Posts By: Guest Blogger

The Great Baby Dilemma

The PANK Perspective (Professional Aunt, No Kids) – by Diane Morris

I’m almost 32 and am not a Mom.

I’m a proud Aunt of two boys (4 y/o & 5mths), and I love them more than I thought I could ever love anyone. I love them in a way that is different than how I love my boyfriend, my parents, or their father; who is my brother. The unconditional, twinkle in your eye kind of love I have for them makes me question the unbelievable amount of love parents must have for their own children. If I love my nephews the way that I do, why is it then that I wonder…do I or don’t I become a parent?

My Mom was a stay-at-home Mom until I was about 10. I would walk home from school at lunch to a prepared meal. I’d get help with my homework before Dad came home for dinner. We’d sing songs, make crafts and play games. I looked up to my Mom and told myself that I would be just like her when I was grown. I’d be a Mom.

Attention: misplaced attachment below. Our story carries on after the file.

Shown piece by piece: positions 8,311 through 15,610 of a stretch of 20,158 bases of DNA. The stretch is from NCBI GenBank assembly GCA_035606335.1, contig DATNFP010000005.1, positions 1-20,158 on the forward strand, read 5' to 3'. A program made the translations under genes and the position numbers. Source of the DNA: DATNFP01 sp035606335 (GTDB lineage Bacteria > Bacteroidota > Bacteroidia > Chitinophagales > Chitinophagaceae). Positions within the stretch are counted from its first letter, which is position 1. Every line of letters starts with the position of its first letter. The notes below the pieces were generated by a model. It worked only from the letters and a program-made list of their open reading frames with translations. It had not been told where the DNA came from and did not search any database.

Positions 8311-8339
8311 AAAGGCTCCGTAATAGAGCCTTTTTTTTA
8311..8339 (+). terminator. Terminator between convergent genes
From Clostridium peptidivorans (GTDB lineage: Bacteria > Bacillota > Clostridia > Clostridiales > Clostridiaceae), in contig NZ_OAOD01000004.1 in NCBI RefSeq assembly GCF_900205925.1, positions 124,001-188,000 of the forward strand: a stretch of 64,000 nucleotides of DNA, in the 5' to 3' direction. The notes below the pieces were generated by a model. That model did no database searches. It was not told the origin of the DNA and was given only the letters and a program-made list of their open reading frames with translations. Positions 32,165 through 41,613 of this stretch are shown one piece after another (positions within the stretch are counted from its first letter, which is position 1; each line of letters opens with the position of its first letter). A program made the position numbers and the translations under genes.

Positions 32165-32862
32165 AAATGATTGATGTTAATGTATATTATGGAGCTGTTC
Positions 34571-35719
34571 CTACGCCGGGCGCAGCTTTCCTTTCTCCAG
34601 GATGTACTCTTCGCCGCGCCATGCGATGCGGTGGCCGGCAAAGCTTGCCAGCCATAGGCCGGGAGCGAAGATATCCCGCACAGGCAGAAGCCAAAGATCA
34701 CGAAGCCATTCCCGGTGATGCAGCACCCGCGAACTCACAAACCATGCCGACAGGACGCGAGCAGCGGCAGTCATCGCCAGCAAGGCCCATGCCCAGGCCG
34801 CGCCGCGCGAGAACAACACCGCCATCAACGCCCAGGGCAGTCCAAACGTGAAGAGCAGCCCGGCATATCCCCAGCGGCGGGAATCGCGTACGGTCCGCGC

In my mid-twenties, I met a boy, got engaged and bought a house. We set a date for the wedding and I talked about a honeymoon baby. I wanted to have our first child before I was 30. As our engagement progressed, our relationship digressed. We called off the wedding 2 months before the big day.

For 3 years I was on my own. I started a business. I bought a house. I was an independent woman enjoying the freedom that comes with having responsibilities that only pertain to yourself. Then, I met a boy. My boyfriend and I have known each other for 13 years; I was best friends with his sister in High School. We’ve talked about marriage and kids – but in the same way people talk about what they’d do with their lotto winnings. If we had kids, we’d have to do this. If we had kids, we couldn’t do that. If we had kids, our money would go here, not there. If, if, if…